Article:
AWS Secrets Manager Construct Library

---

cfn-resources: Stable

cdk-constructs: Stable


import aws_cdk.aws_secretsmanager as secretsmanager

Create a new Secret in a Stack

In order to have SecretsManager generate a new secret value automatically, you can get started with the following:

# Default secret
secret = secretsmanager.Secret(self, "Secret")
# Using the default secret
iam.User(self, "User",
    password=secret.secret_value
)
# Templated secret
templated_secret = secretsmanager.Secret(self, "TemplatedSecret",
    generate_secret_string=secretsmanager.SecretStringGenerator(
        secret_string_template=JSON.stringify({"username": "user"}),
        generate_string_key="password"
    )
)
# Using the templated secret
iam.User(self, "OtherUser",
    user_name=templated_secret.secret_value_from_json("username").to_string(),
    password=templated_secret.secret_value_from_json("password")
)

If you need to use a pre-existing secret, the recommended way is to manually provision the secret in AWS SecretsManager and use the Secret.fromSecretArn or Secret.fromSecretAttributes method to make it available in your CDK Application:

# encryption_key: kms.Key

secret = secretsmanager.Secret.from_secret_attributes(self, "ImportedSecret",
    secret_arn="arn:aws:secretsmanager:<region>:<account-id-number>:secret:<secret-name>-<random-6-characters>",
    # If the secret is encrypted using a KMS-hosted CMK, either import or reference that key:
    encryption_key=encryption_key
)

SecretsManager secret values can only be used in select set of properties. For the list of properties, see the CloudFormation Dynamic References documentation.

A secret can set RemovalPolicy. If it set to RETAIN, that removing a secret will fail.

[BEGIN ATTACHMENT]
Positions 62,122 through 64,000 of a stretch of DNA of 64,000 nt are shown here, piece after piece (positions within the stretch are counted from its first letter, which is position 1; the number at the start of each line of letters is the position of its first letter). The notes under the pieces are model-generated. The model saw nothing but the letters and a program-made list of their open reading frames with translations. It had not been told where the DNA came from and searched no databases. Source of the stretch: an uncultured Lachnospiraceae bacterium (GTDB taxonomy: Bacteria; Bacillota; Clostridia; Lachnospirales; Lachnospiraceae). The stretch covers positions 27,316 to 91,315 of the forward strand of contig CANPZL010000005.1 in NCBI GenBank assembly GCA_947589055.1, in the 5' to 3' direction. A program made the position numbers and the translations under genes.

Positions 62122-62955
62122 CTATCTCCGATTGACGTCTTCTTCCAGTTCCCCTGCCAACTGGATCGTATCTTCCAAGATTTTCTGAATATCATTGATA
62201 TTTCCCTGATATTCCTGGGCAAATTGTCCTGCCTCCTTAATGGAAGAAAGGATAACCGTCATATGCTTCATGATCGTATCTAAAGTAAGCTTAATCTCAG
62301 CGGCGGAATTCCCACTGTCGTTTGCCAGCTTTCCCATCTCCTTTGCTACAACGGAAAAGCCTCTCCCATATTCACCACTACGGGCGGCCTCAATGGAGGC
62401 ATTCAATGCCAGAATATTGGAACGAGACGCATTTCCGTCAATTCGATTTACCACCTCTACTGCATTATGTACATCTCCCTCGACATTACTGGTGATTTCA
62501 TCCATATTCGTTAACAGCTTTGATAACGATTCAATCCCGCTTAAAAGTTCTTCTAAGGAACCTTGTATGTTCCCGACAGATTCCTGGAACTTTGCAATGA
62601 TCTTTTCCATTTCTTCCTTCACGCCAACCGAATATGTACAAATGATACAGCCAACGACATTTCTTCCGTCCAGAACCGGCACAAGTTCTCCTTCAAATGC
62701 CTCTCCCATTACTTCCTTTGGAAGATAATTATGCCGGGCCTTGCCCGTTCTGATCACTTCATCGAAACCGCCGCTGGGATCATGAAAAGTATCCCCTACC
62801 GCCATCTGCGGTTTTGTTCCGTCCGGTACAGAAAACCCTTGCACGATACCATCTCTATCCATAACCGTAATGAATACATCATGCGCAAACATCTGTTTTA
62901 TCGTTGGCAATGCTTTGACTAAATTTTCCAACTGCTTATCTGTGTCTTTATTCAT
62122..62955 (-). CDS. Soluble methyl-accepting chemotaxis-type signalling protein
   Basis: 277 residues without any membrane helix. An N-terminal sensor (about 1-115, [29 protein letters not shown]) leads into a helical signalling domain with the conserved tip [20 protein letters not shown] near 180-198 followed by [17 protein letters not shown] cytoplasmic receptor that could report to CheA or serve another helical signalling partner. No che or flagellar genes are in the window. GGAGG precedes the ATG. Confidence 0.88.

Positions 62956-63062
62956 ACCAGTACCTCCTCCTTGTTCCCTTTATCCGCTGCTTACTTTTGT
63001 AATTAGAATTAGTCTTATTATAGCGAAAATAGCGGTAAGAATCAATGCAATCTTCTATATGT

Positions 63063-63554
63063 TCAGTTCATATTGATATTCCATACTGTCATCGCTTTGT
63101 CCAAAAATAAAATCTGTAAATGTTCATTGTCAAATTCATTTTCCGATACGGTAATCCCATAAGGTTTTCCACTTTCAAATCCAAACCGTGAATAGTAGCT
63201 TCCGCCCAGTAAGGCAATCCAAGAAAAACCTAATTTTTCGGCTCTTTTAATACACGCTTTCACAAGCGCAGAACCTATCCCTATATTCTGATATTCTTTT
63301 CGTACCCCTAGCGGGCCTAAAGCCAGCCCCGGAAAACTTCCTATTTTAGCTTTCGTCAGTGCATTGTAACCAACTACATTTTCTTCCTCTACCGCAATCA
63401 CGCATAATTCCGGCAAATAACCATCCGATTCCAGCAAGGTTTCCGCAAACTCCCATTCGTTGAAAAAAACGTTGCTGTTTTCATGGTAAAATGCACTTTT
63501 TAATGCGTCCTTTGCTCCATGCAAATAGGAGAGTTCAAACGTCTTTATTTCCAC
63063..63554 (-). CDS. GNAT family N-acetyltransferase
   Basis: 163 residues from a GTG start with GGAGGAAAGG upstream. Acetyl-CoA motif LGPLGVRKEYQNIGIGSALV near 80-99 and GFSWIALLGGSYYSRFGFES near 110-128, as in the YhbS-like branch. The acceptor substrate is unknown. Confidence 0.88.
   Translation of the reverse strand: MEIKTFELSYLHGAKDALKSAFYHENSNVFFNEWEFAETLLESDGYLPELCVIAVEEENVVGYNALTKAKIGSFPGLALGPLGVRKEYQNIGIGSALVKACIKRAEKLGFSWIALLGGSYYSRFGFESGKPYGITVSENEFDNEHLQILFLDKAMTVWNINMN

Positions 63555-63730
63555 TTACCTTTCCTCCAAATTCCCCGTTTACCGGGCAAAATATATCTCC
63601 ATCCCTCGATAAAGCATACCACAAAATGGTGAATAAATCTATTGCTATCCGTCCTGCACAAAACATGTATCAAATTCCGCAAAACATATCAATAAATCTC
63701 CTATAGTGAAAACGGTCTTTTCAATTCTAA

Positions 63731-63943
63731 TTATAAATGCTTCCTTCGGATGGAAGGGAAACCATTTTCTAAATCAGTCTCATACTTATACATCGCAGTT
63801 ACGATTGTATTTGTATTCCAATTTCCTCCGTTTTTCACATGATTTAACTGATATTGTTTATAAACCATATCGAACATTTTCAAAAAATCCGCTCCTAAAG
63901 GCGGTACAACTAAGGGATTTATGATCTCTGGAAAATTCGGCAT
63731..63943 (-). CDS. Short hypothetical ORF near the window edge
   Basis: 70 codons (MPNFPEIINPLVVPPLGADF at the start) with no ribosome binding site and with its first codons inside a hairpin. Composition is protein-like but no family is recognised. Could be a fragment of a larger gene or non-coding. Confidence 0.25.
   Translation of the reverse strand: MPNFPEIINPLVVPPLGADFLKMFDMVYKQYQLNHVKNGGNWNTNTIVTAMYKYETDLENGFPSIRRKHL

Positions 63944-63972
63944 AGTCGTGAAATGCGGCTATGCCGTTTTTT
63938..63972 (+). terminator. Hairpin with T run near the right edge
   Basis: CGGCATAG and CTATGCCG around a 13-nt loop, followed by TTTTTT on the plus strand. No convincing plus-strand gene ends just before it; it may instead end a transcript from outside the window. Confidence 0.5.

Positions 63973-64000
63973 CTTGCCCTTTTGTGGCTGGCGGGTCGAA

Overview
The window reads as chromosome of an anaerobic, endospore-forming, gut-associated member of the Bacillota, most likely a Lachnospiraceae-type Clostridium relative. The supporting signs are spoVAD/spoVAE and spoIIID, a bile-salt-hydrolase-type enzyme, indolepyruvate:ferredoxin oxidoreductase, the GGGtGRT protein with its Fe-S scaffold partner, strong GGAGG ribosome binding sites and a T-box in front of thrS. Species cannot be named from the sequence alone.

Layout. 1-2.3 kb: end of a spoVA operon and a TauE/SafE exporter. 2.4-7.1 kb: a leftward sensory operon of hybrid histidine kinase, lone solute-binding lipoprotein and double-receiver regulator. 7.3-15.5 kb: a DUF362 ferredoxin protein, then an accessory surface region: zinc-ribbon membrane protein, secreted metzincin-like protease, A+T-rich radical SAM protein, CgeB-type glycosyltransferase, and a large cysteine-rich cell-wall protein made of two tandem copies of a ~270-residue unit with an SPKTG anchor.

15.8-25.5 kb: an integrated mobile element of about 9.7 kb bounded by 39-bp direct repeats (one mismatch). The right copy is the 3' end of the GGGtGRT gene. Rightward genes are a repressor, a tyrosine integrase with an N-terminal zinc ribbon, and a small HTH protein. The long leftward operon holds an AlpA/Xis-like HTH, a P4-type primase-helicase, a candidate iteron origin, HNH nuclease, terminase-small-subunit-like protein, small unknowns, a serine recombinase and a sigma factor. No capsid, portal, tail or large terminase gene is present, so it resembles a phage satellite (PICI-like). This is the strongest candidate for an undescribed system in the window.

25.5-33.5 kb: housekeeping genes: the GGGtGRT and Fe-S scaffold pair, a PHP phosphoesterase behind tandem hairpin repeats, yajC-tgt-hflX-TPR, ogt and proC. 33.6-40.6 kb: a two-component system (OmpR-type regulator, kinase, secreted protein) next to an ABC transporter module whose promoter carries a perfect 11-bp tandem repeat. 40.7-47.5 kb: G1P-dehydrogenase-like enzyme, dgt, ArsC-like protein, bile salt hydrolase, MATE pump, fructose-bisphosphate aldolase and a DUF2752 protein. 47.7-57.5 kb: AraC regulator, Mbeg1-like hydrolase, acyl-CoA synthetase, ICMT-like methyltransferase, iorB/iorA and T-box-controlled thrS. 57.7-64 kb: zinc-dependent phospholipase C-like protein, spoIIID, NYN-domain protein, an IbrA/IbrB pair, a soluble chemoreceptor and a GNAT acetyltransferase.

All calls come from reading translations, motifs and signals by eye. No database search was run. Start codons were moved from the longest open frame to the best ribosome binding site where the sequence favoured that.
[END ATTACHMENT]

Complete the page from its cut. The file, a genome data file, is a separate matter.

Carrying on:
Grant permission to use the secret to a role

You must grant permission to a resource for that resource to be allowed to use a secret. This can be achieved with the Secret.grantRead and/or Secret.grantWrite method, depending on your need:

role = iam.Role(self, "SomeRole", assumed_by=iam.AccountRootPrincipal())
secret = secretsmanager.Secret(self, "Secret")
secret.grant_read(role)
secret.grant_write(role)

If, as in the following example, your secret was created with a KMS key:

# role: iam.Role

key = kms.Key(self, "KMS")
secret = secretsmanager.Secret(self, "Secret", encryption_key=key)
secret.grant_read(role)
secret.grant_write(role)

then Secret.grantRead and Secret.grantWrite will also grant the role the relevant encrypt and decrypt permissions to the KMS key through the SecretsManager service principal.

The principal is automatically added to Secret resource policy and KMS Key policy for cross account access:

other_account = iam.AccountPrincipal("1234")
key = kms.Key(self, "KMS")
secret = secretsmanager.Secret(self, "Secret", encryption_key=key)
secret.grant_read(other_account)

Rotating a Secret

Using a Custom Lambda Function

A rotation schedule can be added to a Secret using a custom Lambda function:

import aws_cdk.aws_lambda as lambda_

# fn: lambda.Function

secret = secretsmanager.Secret(self, "Secret")

secret.add_rotation_schedule("RotationSchedule",
    rotation_lambda=fn,
    automatically_after=Duration.days(15)
)

Note: The required permissions for Lambda to call SecretsManager and the other way round are automatically granted based on AWS Documentation as long as the Lambda is not imported.

See Overview of the Lambda Rotation Function on how to implement a Lambda Rotation Function.

Using a Hosted Lambda Function

Use the hostedRotation prop to rotate a secret with a hosted Lambda function:

secret = secretsmanager.Secret(self, "Secret")

secret.add_rotation_schedule("RotationSchedule",
    hosted_rotation=secretsmanager.HostedRotation.mysql_single_user()
)

Hosted rotation is available for secrets representing credentials for MySQL, PostgreSQL, Oracle, MariaDB, SQLServer, Redshift and MongoDB (both for the single and multi user schemes).